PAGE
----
Glenwood Springs Summer of Jazz Performer Plays Trombone, Shells
by Stina Sieg, Post Independent
July 18, 2008
Steve Turre described the beauty of jazz like this.
During a stint in the early 1990s, he played trombone alongside Dizzy Gillespie and his horn. Every evening, they did Gillespie’s big hit, “A Night in Tunisia” for the crowd, and each time, Gillespie (then 75) would improvise a section differently. The rest of the band members would scratch their heads in amazement. Even after performing it for 50 years, he’d make it fresh.
“As long as you’re playing, hopefully it’s about growing,” said Turre. “You’ve got to keep growing all the time.”
And this guy’s talking from experience. He first picked up a trombone in the fourth grade (“Don’t ask me why,” he admitted). Now 59, he’s never put it down. He’s toured with Ray Charles, worked with Herbie Hancock and played with the Saturday Night Live Band for the last 25 years. Somewhere between all this, he started playing sea shells. As he laid out this past with his earthy, baritone voice, it didn’t sound that far away. After all, he still lives in the world of music every day.
Besides teaching at Juilliard, he does gigs around the world. While he’s known best as a trombonist and heads up three separate groups with the instrument, he sees conches as “something special.” Tonight, Steve Turre and the Sanctified Shells will bring that something to the Summer of Jazz.
“The sound of the shells is very peaceful and tranquil,” he said. “It kind of makes everybody calm down.”
He first came across them in the 1970s, while playing with Rahsaan Roland Kirk, a blind jazz musician. When Kirk was in some rowdy club, he’d blow into a shell to get everyone to pay attention. They always did — and so did Turre. Not satisfied to play just the single note, Turre developed this technique of moving his hand in and out of the shell to create different tones. A trip to YouTube will show you the effect, which is surprisingly serene and delicate. He’s since added a little variation to the sound. Today, the Sanctified Shells consists of 13 pieces, including piano, bass, drums, congas, African percussion, saxophone and six “shellists.” Audiences can look forward to every kind of music, Turre said, from “jazzy jazz” to African to Latin.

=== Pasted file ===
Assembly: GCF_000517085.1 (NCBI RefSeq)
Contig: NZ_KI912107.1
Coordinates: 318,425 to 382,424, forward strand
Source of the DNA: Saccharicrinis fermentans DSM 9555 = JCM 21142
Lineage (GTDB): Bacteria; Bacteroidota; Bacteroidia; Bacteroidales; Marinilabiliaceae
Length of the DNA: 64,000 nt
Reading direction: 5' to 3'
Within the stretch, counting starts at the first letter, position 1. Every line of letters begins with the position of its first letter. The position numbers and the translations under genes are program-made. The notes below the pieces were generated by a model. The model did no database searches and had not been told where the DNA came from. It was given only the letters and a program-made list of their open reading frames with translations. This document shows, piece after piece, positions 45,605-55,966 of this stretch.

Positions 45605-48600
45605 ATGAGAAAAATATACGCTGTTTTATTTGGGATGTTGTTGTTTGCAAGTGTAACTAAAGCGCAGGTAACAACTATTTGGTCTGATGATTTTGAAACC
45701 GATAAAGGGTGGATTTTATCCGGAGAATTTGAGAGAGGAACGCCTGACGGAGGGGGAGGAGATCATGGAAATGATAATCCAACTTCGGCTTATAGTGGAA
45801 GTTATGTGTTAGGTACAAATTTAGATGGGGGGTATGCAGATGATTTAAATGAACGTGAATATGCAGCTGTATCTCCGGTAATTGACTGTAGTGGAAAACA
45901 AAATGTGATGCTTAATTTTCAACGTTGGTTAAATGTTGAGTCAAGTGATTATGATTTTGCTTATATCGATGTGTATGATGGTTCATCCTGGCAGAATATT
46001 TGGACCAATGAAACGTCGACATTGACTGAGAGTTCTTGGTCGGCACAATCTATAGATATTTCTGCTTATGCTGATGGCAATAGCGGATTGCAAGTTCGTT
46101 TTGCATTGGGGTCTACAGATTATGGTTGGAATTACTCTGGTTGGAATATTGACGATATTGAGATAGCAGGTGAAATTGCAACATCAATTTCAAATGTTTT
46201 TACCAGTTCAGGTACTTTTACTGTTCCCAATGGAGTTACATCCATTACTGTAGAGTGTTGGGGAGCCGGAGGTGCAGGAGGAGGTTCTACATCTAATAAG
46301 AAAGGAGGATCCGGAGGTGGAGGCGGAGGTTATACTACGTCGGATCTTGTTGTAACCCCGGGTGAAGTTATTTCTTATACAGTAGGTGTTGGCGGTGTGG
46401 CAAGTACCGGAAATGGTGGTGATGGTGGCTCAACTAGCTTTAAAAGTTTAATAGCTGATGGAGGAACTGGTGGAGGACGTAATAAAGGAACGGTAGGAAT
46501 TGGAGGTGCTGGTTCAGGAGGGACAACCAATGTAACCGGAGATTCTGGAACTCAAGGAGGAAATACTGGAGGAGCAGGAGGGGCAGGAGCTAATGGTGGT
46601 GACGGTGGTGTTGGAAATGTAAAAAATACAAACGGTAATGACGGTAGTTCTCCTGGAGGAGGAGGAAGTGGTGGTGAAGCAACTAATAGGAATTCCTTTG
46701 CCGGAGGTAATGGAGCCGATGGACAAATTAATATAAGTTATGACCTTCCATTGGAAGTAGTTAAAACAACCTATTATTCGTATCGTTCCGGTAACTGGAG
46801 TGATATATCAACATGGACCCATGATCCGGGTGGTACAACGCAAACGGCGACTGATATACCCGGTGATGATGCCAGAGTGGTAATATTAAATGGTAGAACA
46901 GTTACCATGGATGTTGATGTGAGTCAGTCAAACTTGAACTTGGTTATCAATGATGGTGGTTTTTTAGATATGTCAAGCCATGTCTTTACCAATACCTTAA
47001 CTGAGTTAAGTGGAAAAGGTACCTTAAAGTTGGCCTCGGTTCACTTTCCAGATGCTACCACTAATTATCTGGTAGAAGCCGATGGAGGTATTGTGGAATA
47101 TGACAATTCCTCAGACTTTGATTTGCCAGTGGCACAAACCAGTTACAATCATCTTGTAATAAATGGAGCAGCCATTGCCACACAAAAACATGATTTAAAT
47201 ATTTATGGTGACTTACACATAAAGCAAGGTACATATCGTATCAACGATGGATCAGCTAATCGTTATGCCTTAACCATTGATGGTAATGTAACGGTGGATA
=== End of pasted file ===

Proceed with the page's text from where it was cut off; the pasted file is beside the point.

“We got something for them. Good rhythm, unique sound,” he added.
What really matters in his music is being real, having substance, he went on.
In his words, “I don’t know how to do it any other way.”
Over the years at SNL, he’s seen scores of musicians, some who feel the same — some who don’t. He joked about watching Ashlee Simpson “get busted” for lip synching and didn’t care to mention all those dozens of one-hit wonders he’s had to back up. But there were acts that stuck out, too. To him, Bonnie Raitt was real. So was Paul McCartney. Al Green “tore it up,” he said, and The Red Hot Chili Peppers “got down.”
Like so many musicians, he bemoaned our culture of hype versus substance. He doesn’t care if Kenny G has sold more records than Charlie Parker. When it comes to artistry, there is zero debate.
“I’m talking about music,” he said. “I’m talking, in a thousand years, people are still going to be listening to Charlie Parker and John Coltrane, and Kenny G is going to be a footnote.”
When asked to describe the work of those jazz greats, he paused for a long while. Finally, he started shooting questions back.
“How do you put that level of virtuosity, that level of creative genius, that level of intuitive expression? How do you put that in words?” he asked. “I mean, it’s hard to describe in words, even for me. And I play it.”
One thing he does know, however, is that jazz brings people together. He’s played to small town audiences, big city dwellers, Japanese tourists, even. All kinds of listeners get it. Maybe, like him, they understand that each song is special, a one-time offering that will never be duplicated. Or perhaps they just like dancing to something. Whatever their reason, Turre is into the fact that jazz is a constant exploration. Like Gillespie, he’s never going to stop working it.
“I like that,” he said. “It keeps you … keeps you young.”